6 97.86 99.29 99.18 99.17
Mean 98.56 98.64 98.76 98.82
Standard deviation 0.475 0.740 0.496 99.17
% RSD 0.482 0.750 0.502 98.87
Mean 98.60 98.81
Standard deviation 0.595 0.402
% RSD 0.603 0.407

Table 3: Results of Intermediate and Intraday Precision.

Recovery

The accuracy was expressed as the percentage of analyte recovered by the assay method. The mean percentage recoveries (Accuracy) obtained were found between 95% to 105%.The results of recovery study are summarized in Table 4.

% Recovery of AMB (mean±% R.S.D)
50% 100% 150%
98.06±0.265 99.22±0.285 98.72±0.704
n= 3

Table 4: Results of analyte recovery.

Robustness

The analytical method must be robust to be employed in a quality control lab. The performance of the chromatographic system and the peak response factors were not significantly influenced by the altered parameters. The change in the wavelength did not show any significant variation in peak tailing, peak area or retention time. Hence the given method was found to be robust. The result of the robustness study is indicated in Table 5.

Parameters Variables Mean Retention time % RSD Mean peak area %RSD
Flow rate 0.8 ml 6.09 0.123 211.4 0.250
1.2 ml 4.03 0.186 210.8 0.383
Wavelength 237 nm 4.79 0.215 216.0 0.096
241 nm 4.8 0.204 215.6 0.301

Table 5: Result of robustness study.

Solution stability

Stability studies indicated that the samples were stable when kept for 24 h. The results of the stability studies are given in Table 6.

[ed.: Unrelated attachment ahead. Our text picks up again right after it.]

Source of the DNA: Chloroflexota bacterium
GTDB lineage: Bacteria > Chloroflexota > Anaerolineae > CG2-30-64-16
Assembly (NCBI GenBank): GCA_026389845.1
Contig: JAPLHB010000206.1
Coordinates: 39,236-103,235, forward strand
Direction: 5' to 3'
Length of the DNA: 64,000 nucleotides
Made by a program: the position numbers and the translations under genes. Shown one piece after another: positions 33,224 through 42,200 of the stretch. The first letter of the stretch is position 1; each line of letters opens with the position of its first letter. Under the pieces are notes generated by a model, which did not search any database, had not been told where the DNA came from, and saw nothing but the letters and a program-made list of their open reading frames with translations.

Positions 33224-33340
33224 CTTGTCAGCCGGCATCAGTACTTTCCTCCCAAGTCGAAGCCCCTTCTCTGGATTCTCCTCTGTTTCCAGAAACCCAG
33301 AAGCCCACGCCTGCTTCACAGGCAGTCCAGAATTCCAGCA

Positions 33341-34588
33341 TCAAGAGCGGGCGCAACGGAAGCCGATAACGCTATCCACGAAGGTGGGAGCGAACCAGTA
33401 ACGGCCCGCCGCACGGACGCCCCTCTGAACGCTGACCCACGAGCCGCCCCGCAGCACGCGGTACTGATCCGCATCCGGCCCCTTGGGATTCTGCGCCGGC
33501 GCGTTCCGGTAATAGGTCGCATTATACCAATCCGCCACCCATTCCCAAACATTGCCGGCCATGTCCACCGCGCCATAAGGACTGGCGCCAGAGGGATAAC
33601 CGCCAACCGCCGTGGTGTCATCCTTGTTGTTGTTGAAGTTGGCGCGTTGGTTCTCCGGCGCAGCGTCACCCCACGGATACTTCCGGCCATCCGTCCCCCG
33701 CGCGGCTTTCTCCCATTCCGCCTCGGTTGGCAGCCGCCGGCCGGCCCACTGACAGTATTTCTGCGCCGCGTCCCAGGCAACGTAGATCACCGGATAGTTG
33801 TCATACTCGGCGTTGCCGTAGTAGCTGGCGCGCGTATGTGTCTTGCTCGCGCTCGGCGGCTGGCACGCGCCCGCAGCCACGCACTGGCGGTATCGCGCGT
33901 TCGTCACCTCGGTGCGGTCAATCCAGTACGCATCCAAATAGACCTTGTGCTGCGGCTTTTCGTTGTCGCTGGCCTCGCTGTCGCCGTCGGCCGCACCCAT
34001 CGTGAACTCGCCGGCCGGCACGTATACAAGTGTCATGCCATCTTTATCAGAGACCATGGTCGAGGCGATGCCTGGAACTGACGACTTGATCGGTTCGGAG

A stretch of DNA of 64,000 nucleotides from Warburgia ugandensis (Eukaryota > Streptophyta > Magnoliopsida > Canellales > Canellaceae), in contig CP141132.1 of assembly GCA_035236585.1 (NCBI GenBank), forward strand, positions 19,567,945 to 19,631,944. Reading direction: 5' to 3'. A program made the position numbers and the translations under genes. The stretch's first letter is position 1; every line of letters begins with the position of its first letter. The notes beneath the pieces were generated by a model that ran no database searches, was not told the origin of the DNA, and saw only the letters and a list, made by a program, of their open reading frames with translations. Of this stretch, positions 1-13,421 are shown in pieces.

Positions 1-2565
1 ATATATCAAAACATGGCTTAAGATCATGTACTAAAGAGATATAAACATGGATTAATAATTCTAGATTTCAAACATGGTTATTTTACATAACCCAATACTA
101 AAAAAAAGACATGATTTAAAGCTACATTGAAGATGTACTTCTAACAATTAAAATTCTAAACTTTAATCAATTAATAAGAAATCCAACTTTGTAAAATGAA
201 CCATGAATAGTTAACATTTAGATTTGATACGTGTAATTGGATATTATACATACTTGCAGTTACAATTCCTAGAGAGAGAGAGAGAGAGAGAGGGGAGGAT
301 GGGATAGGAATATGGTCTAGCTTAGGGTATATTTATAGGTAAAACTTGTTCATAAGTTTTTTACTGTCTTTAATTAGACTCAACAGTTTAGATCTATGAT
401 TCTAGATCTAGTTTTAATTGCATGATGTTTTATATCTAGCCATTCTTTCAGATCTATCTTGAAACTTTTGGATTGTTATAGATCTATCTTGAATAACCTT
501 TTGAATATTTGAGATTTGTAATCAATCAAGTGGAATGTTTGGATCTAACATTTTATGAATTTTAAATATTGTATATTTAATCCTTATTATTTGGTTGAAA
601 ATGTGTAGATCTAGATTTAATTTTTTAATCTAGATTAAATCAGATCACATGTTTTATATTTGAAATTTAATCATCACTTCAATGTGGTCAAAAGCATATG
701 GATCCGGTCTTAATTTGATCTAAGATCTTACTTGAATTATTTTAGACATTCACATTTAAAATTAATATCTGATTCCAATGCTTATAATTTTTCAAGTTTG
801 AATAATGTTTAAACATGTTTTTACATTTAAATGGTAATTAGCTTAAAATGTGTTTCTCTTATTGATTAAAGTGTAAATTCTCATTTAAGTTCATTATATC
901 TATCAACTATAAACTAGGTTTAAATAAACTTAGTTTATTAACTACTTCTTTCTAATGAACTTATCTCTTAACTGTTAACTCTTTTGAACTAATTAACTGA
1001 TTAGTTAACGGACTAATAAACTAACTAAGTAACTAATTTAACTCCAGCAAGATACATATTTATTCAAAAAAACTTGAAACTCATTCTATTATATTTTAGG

4 μg/ml 5 μg/ml 6 μg/ml
Mean 3.96 5 5.94
S.D 0.014 0.028 0.0251
%RSD 0.385 0.565 0.423
n= 3
GC: Gas Chromatography
GC-MS: Gas chromatography coupled to Mass spectrometry
ECD: Electron Capture Detector

Table 6: Short term solution stability for AMB.

Filter evaluation

A filter is acceptable for use if the results of the filtered portions approach 98–102% of the original concentrations of the unfiltered standard solution and the centrifuged sample solution. The results did not show any significant variation (Table 7). The result demonstrates the absence of adsorption of AMB by the filter and therefore Whatman No. 41 filter paper is suitable in the dissolution test.

  Centrifugation (μg/ml) Filtration (μg/ml)
Standard    
Mean 4.98 4.89
S.D 0.023 0.023
%RSD 0.463 0.471
Sample    
Mean 4.79 4.73
S.D 0.036 0.026
%RSD 0.752 0.559
n= 3

Table 7: Filter evaluation data.

Conclusion

A simple, reproducible, isocratic HPLC method has been developed and validated for the quantitative determination of amlodipine besylate in the dissolution study of oral films using a UV detector. A complete dissolution of amlodipine besylate could be achieved after 270 seconds using USP apparatus II at 50 rpm in 500 ml of dissolution medium (0.01 M HCl). The validation results indicated that the method is specific, accurate, linear, precise, rugged and robust. The run time is relatively short which enables rapid quantification of many samples in routine analysis. Thus the developed method can be successfully employed for in-vitro dissolution and routine analysis of formulations containing amlodipine besylate.

Acknowledgement

Authors are very much thankful to Dr. P.S. Gide, Principal of Hyderabad Sindh National Collegiate Boards (HSNCB’s) Dr. L.H.Hiranandani College of Pharmacy, Ulhasnagar for his continuous support, guidance and encouragement.

Conflict of Interest

The author(s) declare(s) that there is no conflict of interests regarding the publication of this article.

References

Citation: Pawar HA, Yadav A (2015) Development and Application of Rp-Hplc Method for Dissolution Study of Oral Formulations Containing Amlodipine Besylate. Pharm Anal Acta 6:437.

Copyright: © 2015 Pawar HA, et al. This is an open-access article distributed under the terms of the Creative Commons Attribution License, which permits unrestricted use, distribution, and reproduction in any medium, provided the original author and source are credited.